In a 2017 article for The Guardian, Andrew Lawrence described Patrick as "an anti-Mulan" who infiltrated and thrived in an exclusively male environment while accentuating every part of her womanhood. He also said she is "an instrument of male and female fantasy, the sports pinup who grinds harder for feminism, day-to-day, than the great Billie Jean King ever could." Henry Hutton of the Independent Tribune noted that when Patrick entered IndyCar in 2005, she rapidly became a pop culture icon largely due to her gender and modelling, and her driver profile depreciated by being affected with car problems, getting involved in accidents, and uncompetitiveness. She is known for being outspoken, and has a quick-tempered but self-depreciating personality. Nevertheless, Patrick is considered to be one of the most globally recognizable sports athletes, and is often identified solely by a singular name.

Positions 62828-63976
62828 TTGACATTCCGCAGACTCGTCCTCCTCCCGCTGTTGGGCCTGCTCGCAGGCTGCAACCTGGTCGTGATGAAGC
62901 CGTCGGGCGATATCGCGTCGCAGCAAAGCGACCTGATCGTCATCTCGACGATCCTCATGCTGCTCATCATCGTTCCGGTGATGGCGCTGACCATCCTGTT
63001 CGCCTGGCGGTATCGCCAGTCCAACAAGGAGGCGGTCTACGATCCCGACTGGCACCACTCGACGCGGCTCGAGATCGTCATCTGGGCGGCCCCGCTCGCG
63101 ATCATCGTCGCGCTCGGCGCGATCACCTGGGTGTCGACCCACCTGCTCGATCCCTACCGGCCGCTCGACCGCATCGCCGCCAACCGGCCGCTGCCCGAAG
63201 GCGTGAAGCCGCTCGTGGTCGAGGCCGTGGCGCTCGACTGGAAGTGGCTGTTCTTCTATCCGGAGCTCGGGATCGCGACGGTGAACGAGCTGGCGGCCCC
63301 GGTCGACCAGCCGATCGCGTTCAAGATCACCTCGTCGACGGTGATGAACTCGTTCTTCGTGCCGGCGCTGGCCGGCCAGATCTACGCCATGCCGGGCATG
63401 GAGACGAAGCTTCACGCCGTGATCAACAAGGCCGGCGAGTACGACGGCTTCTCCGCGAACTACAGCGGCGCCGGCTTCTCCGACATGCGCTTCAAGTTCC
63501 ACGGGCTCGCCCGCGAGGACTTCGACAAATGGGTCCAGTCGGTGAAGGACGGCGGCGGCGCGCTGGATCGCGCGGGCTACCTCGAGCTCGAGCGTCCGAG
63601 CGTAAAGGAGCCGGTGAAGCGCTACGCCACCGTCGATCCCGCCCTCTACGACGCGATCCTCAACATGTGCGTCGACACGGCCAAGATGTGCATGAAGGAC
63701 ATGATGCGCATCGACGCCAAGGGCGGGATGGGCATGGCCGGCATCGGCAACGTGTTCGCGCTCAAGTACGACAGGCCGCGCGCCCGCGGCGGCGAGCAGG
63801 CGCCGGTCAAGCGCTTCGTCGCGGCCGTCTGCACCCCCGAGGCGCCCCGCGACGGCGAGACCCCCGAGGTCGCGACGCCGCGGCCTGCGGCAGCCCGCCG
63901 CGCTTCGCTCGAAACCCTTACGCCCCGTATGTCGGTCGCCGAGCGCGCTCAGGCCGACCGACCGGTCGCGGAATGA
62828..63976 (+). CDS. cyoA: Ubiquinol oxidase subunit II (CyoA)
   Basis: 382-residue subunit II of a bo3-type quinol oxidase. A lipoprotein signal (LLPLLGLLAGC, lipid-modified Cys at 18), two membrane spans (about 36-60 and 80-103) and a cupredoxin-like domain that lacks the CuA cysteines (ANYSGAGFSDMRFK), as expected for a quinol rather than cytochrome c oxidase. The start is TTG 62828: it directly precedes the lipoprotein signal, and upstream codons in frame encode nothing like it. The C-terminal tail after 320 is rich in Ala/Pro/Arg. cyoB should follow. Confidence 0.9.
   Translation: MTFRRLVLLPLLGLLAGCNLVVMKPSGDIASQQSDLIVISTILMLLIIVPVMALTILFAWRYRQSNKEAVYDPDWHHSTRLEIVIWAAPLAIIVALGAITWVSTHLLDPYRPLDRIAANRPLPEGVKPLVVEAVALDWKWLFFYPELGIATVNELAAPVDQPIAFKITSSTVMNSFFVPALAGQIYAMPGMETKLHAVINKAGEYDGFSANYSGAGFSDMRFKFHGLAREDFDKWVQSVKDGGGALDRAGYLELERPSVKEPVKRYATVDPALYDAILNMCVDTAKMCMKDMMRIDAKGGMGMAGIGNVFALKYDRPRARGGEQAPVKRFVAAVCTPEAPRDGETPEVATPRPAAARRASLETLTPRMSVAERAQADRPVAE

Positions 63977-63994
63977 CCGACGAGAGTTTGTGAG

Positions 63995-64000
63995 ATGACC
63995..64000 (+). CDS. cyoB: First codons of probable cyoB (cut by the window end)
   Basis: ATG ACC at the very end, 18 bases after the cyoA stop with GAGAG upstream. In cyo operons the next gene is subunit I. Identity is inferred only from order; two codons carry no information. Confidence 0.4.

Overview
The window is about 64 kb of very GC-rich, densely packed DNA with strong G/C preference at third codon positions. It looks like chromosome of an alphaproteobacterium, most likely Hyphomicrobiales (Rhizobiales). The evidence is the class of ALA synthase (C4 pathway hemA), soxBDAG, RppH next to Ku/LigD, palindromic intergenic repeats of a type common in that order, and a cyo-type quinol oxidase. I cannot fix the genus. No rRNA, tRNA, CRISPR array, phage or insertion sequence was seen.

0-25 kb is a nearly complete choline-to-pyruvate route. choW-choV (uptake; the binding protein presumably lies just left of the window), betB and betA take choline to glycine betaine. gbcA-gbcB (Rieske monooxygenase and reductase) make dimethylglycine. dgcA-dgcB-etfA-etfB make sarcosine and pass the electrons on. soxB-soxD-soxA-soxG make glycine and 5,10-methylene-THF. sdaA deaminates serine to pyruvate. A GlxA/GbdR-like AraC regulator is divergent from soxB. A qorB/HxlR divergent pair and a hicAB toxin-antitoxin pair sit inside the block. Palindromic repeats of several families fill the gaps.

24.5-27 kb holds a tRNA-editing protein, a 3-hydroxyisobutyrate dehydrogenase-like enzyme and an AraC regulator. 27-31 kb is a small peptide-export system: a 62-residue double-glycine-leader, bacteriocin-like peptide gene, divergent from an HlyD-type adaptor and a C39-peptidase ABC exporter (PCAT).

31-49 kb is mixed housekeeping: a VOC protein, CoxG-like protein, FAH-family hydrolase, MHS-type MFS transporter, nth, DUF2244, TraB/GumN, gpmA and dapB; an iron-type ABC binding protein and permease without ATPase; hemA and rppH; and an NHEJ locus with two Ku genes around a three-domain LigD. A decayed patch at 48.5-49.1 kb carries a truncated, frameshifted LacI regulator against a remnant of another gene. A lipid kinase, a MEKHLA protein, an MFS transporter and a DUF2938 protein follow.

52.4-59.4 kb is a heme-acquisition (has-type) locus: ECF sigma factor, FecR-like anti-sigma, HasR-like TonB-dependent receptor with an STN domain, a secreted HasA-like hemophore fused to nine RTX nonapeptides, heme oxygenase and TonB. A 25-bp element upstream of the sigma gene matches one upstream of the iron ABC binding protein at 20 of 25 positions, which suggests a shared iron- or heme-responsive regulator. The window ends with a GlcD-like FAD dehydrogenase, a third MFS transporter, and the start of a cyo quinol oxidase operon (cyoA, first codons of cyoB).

She has made several appearances on the cover of various magazines, such as FHM and Sports Illustrated, and ranks high in several beauty listings of female athletes. People magazine named her one of the most beautiful people in the world in 2006. The following year, Patrick was voted the sexiest athlete in the Victoria's Secret What is Sexy list.She also was voted No. 42 in 2006 and No. 85 in 2007 in FHM's 100 sexiest women in the world. In an interview with Fox News in 2012, Patrick spoke of her objection to being labelled a "sex symbol": "People don't know how to describe women in a pretty way. Do you call Blake Griffin a sex symbol because he was on the cover of Men’s Health with his shirt off? People just don't know what to call women who look attractive." She changed her view five years later, saying she felt "awesome" about her status as a sex symbol: "The exposure that was generated because of being female and using my attributes — it works."